Called by the Dodgers days before the 1947 season, Robinson was subjected to imprecations to imprecations impossible to brook or overlook. There were catcalls from the stands and black cats thrown on the field, beanballs thrown at his head and death threats phoned to his home, threatened boycotts by opposing clubs and under-the-belt bench jockeying in language that would have embarrassed even the most hardened sailor. But through it all Robinson kept his composure, his air connoting a quiet but conscious force and dignity. And kept his promise to Mr. Rickey as well, answering any and all such insults with his bat and his feet.
While Jackie Robinson was ever-dangerous at the plate, his bat dealing out line drive after line drive, it was the basepaths which brought him his greatest fame. Waging his own brand of cold war, he dominated the basepaths as no player since Ty Cobb, disrupting play and pitchers alike. With his patented pigeon-toed gait, he would barrel down the basepaths faster than you could say, well, "Jackie Robinson." Other times he would try fielders' patience and arms with his wide turns and a will-he-or-won't-he hesitation move, daring them to throw behind him and take off for the next base.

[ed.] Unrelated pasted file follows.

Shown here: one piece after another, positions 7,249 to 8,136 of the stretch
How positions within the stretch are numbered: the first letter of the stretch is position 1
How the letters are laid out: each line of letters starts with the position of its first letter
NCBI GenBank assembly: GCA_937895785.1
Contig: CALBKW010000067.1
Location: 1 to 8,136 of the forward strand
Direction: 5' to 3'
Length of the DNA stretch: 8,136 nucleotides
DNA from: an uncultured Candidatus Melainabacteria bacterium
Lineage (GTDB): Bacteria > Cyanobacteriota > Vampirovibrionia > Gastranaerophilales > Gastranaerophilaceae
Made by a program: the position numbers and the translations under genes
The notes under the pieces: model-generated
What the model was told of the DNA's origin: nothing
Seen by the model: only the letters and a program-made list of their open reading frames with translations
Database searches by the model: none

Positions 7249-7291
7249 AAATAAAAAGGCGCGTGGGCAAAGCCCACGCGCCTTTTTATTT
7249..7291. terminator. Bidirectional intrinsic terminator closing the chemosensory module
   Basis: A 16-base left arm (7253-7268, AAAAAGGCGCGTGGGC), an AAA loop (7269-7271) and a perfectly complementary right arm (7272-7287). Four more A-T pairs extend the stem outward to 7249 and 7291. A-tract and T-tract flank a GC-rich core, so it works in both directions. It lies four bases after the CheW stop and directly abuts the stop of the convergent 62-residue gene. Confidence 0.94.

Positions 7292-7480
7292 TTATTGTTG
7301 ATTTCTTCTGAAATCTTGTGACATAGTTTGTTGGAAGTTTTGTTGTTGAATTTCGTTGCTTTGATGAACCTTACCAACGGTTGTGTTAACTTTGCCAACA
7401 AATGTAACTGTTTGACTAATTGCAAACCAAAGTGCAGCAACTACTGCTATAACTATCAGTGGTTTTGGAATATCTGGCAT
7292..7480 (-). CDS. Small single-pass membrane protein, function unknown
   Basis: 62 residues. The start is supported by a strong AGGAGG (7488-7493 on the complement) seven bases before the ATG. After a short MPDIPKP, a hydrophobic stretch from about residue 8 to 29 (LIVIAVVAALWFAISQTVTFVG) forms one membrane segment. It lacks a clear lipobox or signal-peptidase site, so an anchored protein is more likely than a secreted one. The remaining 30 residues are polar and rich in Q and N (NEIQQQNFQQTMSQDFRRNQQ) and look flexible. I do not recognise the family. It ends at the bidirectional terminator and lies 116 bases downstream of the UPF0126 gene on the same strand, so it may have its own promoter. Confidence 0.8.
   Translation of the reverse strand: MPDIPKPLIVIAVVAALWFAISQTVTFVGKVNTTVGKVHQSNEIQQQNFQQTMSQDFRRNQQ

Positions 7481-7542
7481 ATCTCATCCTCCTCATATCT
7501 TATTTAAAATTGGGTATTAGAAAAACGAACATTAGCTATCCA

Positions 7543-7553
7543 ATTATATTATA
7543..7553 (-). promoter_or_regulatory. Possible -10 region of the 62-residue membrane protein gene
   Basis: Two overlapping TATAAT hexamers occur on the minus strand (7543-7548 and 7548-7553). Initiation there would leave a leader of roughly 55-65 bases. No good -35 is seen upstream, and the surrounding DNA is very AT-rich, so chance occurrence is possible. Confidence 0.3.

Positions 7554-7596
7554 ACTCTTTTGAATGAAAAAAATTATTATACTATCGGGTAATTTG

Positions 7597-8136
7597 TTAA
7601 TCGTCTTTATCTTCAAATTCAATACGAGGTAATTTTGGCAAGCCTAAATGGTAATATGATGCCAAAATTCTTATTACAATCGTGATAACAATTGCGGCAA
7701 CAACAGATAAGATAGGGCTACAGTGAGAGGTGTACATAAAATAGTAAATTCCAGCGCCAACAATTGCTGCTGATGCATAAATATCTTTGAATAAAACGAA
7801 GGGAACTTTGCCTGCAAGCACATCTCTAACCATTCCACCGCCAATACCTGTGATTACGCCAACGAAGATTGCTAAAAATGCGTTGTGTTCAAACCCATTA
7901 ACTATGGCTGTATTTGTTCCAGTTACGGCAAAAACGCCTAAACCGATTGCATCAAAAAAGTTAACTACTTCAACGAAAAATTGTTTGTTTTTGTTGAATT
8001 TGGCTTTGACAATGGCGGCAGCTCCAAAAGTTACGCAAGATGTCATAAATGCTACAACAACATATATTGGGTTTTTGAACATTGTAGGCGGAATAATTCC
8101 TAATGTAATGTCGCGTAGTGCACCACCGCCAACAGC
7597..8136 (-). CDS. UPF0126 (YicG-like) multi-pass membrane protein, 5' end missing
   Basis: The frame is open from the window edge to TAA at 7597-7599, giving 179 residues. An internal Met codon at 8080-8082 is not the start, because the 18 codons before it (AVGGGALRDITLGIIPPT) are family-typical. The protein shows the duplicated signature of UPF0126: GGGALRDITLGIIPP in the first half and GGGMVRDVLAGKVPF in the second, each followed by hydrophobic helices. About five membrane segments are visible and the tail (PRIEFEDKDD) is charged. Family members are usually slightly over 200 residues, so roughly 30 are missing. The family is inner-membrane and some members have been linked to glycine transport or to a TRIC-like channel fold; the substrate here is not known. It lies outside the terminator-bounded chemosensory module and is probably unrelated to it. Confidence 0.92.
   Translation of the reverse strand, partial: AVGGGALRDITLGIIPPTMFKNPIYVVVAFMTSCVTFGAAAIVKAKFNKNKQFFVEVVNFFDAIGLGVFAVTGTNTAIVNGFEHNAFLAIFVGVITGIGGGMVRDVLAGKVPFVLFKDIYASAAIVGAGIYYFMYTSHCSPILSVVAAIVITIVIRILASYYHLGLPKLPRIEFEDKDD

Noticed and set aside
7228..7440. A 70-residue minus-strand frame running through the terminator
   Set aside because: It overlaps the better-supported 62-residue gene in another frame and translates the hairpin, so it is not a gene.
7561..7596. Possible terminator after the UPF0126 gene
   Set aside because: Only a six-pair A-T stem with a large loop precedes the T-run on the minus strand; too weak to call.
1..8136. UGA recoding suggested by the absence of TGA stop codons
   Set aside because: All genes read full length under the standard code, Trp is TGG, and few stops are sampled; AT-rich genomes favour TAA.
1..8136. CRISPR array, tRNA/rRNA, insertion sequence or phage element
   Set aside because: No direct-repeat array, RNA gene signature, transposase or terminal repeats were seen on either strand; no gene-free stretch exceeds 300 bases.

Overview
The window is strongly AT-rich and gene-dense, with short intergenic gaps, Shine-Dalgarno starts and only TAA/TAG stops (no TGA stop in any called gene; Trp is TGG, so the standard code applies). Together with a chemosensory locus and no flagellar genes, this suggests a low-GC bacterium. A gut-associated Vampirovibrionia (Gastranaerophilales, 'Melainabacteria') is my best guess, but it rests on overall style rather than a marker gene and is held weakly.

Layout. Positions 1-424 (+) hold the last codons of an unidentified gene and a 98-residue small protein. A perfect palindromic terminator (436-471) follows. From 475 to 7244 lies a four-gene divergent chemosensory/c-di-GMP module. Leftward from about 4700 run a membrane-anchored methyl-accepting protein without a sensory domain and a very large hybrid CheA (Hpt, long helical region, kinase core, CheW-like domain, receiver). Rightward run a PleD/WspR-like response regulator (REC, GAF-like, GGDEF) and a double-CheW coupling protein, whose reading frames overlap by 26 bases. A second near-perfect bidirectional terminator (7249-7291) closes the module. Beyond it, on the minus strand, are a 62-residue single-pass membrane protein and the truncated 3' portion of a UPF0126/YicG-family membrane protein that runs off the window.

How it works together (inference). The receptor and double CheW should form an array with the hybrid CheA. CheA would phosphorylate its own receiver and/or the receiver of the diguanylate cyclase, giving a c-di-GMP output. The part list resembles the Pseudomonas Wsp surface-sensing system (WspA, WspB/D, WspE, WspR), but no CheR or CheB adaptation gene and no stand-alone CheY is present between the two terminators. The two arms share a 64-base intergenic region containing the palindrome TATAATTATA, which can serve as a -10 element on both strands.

And then there were the rundowns. When figuring it was a bad bargain that couldn't run both ways, he would jockey between the two would-be rundown men and before they knew it would be sliding safely into the base he had originally set out for. He was, one sportswriter wrote, "a man of many facets -- all of them turned on."
By the end of his first year with the Dodgers he was named Rookie of the Year. By the end of his third, he was the National League batting champ and by his fourth season,
he had become the spiritual leader of the Dodgers, leading them to six pennants in 10 years -- a National League record for success eclipsing the one set back in the 19th century by none other than Cap Anson and his Chicago White Stockings.
Baseball's "noble experiment" had worked. But only because the man chosen to break the "gentleman's agreement" had been Jackie Robinson, who constituted a majority of one who believed he could do it. And that's all it took.
From "The 100 Greatest Athletes of All Time"
copyright 1996, Lyons Press
Boxing historian Bert Sugar is host of ESPN Classic's "Ringside" and a contributor to ESPN.com.